Functions and computer literacy with a twist


This is a follow up post on my 2012 “functions” and “computer literacy” ramble.

Really minor update.

Stuff does go on inside the black box. A black box can appear opaque to the naked eye, however, functions at the very least do have some kind of ‘stuff’ going on inside. “The Mechanics” if you will.

If we’re working with syntax based systems, like language, the black box will likely adhere to syntactical rules. The structure.

If we’re working with semantics, like meaning, the black box is way more complicated.

So what’s the formula? I take inspiration from the Qur’an. Chapter 2:148 says this (in English 🇺🇸):

And to each is a direction that he will take, so you shall race towards good deeds. Wherever you may be, God will bring you all together. God is capable of all things.

That’s the criteria for me when evaluating a function, or in a way, performing a function. It must tend towards good, ideally with some urgency.

I’ll obviously have blind spots and that’s incidentally why teamwork is so beneficial for you and me.

Pay special note to the “capable of all things” bit.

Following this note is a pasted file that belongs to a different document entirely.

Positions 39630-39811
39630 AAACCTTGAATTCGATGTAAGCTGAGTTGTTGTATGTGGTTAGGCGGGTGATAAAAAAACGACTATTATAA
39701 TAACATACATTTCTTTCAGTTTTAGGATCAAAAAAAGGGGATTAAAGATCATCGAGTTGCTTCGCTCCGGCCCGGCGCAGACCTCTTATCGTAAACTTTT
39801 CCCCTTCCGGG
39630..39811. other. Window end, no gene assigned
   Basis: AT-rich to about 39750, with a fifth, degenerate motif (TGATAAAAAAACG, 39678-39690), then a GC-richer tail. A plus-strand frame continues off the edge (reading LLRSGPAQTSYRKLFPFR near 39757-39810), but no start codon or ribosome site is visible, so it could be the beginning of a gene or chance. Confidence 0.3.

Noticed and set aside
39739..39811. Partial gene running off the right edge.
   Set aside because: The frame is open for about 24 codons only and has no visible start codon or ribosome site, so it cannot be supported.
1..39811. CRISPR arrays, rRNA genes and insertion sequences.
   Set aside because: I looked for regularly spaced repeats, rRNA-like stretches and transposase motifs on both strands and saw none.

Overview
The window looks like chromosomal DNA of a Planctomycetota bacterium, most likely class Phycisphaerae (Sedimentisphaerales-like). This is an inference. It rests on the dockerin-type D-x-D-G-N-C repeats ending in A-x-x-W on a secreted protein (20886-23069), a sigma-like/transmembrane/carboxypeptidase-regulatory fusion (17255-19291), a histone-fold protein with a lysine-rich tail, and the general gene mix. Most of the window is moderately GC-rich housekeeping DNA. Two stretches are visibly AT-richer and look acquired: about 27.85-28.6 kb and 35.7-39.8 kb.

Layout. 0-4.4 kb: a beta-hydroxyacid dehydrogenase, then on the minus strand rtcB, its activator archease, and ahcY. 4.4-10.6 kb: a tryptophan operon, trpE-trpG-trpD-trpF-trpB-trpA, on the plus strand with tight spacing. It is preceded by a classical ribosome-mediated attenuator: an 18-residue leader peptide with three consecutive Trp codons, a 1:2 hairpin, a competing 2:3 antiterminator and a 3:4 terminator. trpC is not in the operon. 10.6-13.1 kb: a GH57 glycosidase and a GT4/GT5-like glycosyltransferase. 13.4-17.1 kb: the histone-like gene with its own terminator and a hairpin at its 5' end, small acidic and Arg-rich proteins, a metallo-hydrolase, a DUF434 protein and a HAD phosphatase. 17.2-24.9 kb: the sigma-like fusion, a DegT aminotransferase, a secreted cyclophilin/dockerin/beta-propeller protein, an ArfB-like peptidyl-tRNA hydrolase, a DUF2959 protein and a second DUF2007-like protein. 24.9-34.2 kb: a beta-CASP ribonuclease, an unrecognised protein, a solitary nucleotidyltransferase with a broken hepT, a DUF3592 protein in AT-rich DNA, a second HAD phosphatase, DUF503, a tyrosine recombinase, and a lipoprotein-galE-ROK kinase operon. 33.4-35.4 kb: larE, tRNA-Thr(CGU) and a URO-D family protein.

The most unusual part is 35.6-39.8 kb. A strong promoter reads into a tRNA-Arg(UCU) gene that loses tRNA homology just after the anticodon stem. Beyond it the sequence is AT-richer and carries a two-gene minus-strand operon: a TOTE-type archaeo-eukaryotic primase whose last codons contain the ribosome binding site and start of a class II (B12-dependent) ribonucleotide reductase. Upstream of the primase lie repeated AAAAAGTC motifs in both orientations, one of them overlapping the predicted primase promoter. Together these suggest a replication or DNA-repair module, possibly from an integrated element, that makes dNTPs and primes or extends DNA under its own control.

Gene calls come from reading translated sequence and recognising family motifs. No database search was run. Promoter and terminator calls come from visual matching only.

It seems to have thrown many people off in my humble opinion, including myself. In my university days, I came to accept that “the void”, an empty set { } cannot exist. Why? Because there’s someone looking at the curly braces. Me (obviously, the cherisher above as well, but I might have taken that for granted back then).

More recently, life, wife, toddler, gruelling work, other life travails, etc., I came to really truly accept that the “void” really exists. That it was a contradiction that exists for real. The False, represented by the uptack ⊥ in formal logic.

In other words, my assumption that the void does not exist was incorrect.

The proof? Black holes ⚫ out there in space. They exist. We’ve known about them for very long, yada yada. The void is weird in an apparent sort of way. That was a good life lesson, and indeed, to me, God was capable of all things.

Nuff all this preachy stuff. How does all of this connect back to the concept of a function? Of course we can leave it all to the divine. However, the divine directive is to race to good deeds. Good actions in other words. Good outcomes (at least, according to the Quran).

For me, this means function based systems must dutifully amplify good in every possible direction. Remove bad, promote a lot more good. This is a simple maxim to adopt in your day-to-day work, relationships, etc.

It’s obviously all a bit too simplistic ⚪, yet Euclidean 💐. Here’s a companion video to drive the Euclidean beauty point home.

Observe. It’s beautiful.

Photos by Bernard Hermant on Unsplash and George GrimmHowell from